Screen Printing - August/September 2012 - (Page 12)
T H E D I G I TA L D I M EN SI O N
NEW OR USED?
Mandel looks at the pros and cons of buying new or used printing equipment in his interviews with well-known industry experts.
Rick Mandel is president/owner of the Mandel Company, a 120 year old, family-owned graphics firm. He is CEO of the Screentech Division, specializing in large-format color separations prepared for the screen printing industry, large-format color separations for the P-O-P industry and large-format digital printing. He has been a speaker for SGIA, SPTF, and POPAI and is a member of the Academy of Screen Printing Technology. He is a 20-year member of SGIA.
e have chosen a profession that is by its nature a capitalintensive industry, and that can present a problem. Graphic software to take in clients’ files requires on average a thousand dollars of upgrades every other year, and the actual workstation (Mac or PC) needs to be replaced every three or four years. Naturally, the newer software is optimized on the newest boxes. You can almost hear the cost accumulating: cha ching! Secondly, printing devices range from $20,000 to a couple of million dollars in cost. This cost does not stay stagnant, and digital equipment should produce a return on investment (ROI) within three years. Devices may become out of date or too expensive to maintain after that time frame. Lastly, the service costs can pile up for all printers. Yet being without a service contract is similar to playing roulette with your client. Even if we put together a third-party service network to take care of printers, problems arise. So, how can you maximize your investments on equipment and service, while maintaining a level of expertise and production? As you can imagine, beauty is in the eye of the beholder. Original equipment manufacturers (OEMs) have the statistics and logic behind new equipment purchases, while smaller printers often take a used equipment direction. The importance of knowing what you are getting into is important for both approaches in this economy.
costs for debt service and service contracts can be a huge nut to crack, though offer fantastic throughput if the work is consistently there.
Thoughts on used equipment
Because digital is constantly changing, buying used probably puts you two generations behind the latest and greatest. From a service and support viewpoint, if it is your first piece of equipment, used is likely to be a disaster. If you are adding to an existing fleet of presses or replacing a press, adding a used press of the same make and model would seem to be a safer bet. “Basically, I would frame the decision around a business strategy,” says Bob Travis, owner of Inkworks. “If I am a new entrant to digital printing, expecting to capture new opportunities, I would suggest new equipment. It is difficult to be compelling with second or third generation technology. If the strategy is to convert existing business or expand current digital business, investing in used equipment that matches existing capability, would allow for a seamless implementation at lower cost.” A monthly nut for the addition of a $250,000 device would be approximately $15,000 (debt service, service contract, one additional employee). This could equate to an additional $300,000 of sales yearly to deal with this expense. Per month, this would equate to 250 sheets of 4 x 8-ft product. For a smaller company, down time could be a scary cash drain, though larger companies could handle the peaks and valleys of such choices. Chip Basse, president of Albert Basse Associates, directs his thoughts to the client, “Our clients are demanding higher quality than the quality that some of the older machines are capable of, so that is part of our decision making.” Buying new equipment has many positives, as John Heiser, president of Heiser Sign and Graphic Services, has said. With new equipment, warranty support is usually better. New equipment, the latest technology (and refinements), and reliability follow. Negatively, the price and uncertainties of your return on investment are also part of the buy new decision. The actual make up of the company and the personality of the ownership plays a large part in the new vs. used choice. Mike Altreuter, VP with Global Imaging, elaborates: “Having sold both new and used digital equipment during the last seven years, I recognize the benefits of both. New buyers tend to be risk averse, they need to have guaranteed service response time, want the latest features to stay ahead of the competition, want a tight rela-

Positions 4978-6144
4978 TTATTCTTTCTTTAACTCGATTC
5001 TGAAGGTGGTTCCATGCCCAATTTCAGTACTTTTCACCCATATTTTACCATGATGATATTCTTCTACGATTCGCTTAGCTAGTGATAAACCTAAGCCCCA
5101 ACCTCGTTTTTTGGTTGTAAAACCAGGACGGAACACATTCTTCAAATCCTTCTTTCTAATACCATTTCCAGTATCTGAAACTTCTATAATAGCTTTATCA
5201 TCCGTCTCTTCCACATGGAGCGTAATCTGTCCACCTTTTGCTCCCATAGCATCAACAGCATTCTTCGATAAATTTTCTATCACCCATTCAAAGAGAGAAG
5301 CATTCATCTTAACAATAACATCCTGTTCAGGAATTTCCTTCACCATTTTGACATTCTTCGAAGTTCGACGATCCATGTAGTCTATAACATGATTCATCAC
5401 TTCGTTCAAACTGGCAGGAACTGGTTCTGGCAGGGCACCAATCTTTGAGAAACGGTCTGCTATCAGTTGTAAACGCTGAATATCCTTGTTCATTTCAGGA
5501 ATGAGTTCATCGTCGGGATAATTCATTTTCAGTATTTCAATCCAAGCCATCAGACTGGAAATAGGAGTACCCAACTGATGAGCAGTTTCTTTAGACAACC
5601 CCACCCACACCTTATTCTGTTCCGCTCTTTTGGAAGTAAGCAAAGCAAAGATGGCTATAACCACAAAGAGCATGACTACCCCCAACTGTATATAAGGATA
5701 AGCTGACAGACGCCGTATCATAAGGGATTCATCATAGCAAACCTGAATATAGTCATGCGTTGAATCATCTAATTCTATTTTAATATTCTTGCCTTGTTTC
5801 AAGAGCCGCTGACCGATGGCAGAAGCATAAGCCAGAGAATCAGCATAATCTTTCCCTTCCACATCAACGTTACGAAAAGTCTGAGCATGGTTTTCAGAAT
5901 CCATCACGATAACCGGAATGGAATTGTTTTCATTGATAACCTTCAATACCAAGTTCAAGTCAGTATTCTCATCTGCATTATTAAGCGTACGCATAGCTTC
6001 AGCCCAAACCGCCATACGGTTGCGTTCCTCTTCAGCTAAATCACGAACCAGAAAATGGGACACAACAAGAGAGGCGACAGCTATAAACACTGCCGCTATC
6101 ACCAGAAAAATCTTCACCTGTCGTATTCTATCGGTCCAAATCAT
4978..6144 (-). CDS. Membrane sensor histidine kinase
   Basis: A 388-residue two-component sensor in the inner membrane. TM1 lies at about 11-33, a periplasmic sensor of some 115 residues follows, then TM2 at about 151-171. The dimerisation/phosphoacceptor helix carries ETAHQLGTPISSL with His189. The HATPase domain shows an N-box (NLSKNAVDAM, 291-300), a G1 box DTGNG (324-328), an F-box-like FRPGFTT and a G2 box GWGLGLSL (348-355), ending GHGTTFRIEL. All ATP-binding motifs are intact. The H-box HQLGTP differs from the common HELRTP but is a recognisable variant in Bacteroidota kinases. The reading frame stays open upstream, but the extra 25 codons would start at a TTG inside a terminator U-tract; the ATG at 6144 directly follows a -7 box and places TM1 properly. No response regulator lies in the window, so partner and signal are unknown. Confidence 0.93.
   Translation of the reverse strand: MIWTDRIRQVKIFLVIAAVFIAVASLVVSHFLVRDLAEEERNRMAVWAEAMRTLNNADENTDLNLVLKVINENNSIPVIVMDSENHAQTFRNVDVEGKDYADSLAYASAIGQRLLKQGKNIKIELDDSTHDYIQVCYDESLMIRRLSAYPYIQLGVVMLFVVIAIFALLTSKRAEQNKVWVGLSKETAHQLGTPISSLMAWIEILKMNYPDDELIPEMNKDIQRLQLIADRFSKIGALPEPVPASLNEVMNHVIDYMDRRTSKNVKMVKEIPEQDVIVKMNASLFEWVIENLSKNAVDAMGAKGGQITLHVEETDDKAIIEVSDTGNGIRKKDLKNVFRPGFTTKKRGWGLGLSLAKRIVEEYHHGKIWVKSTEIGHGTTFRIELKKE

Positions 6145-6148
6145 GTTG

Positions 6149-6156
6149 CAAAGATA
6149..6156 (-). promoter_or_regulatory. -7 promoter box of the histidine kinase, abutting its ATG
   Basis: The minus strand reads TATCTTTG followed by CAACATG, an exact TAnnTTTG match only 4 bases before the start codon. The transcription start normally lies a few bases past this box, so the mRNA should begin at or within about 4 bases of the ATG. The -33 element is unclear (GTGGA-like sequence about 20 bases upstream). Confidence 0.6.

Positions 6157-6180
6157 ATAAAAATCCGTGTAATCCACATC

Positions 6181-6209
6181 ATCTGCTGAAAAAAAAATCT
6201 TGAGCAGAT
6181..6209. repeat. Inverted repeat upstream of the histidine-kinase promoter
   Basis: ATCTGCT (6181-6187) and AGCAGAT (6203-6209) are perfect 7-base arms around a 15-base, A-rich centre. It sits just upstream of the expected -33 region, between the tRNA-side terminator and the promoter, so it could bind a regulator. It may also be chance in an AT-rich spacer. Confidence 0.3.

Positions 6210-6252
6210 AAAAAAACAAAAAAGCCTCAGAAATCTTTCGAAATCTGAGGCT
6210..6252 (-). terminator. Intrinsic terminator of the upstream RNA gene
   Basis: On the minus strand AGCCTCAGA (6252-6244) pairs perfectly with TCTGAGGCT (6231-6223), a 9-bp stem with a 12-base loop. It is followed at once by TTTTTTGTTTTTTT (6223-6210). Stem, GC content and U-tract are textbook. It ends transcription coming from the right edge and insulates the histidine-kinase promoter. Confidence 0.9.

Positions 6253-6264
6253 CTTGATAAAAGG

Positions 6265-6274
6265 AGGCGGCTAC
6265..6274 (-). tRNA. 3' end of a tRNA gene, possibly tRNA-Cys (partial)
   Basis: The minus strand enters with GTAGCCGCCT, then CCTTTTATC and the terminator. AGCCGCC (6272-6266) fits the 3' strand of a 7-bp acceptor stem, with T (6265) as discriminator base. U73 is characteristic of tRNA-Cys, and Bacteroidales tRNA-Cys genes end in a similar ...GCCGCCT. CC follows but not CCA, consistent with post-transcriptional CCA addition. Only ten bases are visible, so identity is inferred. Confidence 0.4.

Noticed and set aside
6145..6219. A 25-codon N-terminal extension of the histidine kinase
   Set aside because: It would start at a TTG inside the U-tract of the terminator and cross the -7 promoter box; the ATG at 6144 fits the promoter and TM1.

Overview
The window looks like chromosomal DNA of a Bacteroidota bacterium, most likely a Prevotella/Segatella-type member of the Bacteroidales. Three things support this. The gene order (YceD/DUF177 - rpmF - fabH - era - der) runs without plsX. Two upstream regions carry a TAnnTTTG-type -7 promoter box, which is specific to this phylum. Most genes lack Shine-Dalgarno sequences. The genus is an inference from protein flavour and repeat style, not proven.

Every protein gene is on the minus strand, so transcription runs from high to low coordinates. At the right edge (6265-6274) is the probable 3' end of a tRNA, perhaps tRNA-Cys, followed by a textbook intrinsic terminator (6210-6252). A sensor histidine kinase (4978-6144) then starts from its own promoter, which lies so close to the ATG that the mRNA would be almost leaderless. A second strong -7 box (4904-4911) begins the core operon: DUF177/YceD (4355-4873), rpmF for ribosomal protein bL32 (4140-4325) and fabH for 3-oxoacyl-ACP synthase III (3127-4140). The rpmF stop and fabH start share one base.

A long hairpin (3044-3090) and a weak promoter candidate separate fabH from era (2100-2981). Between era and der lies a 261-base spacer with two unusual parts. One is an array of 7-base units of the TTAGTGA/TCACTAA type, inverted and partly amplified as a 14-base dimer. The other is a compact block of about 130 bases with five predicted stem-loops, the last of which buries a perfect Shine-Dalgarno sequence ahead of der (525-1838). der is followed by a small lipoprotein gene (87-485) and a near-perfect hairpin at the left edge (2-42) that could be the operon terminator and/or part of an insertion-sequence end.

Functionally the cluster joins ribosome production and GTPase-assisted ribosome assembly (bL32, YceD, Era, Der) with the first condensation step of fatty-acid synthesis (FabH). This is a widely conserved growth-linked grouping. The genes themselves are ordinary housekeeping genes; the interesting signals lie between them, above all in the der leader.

What experts say about new equipment
Buying a new digital printer has the advantage of current technology, a warranty time frame to work out the bugs, and access to techs within the OEM, though hefty service contracts are required on the high-end production devices. Bill Kujawa, president of BK Marketing, says, “Buying new is a difficult ROI unless you have a client or a contract. Buying new will also make you paranoid because a newer, faster, better presses will soon be in the market.” Therefore, buy new for specific needs of a client or clients. Build it and they will come is a philosophy that’s long gone. Rather, build it when the need is present. Joe Shondel, past president of SGIA, echoes Bill’s message that relate to high-speed digital presses. “Unless your business is profitable and growing, these types of fees (service contracts) are very difficult to amortize over the course of a year and still many repairs are still not covered 100%.” Monthly
Table of Contents for the Digital Edition of Screen Printing - August/September 2012
Screen Printing - August/September 2012
Strategies for Navigating the Regulatory Maze
New or Used?
Thin Is In
Performance Equals Profits
A Look at Dye-Sub Printing for Garments
US & Canadian Directory
Screen Printing - August/September 2012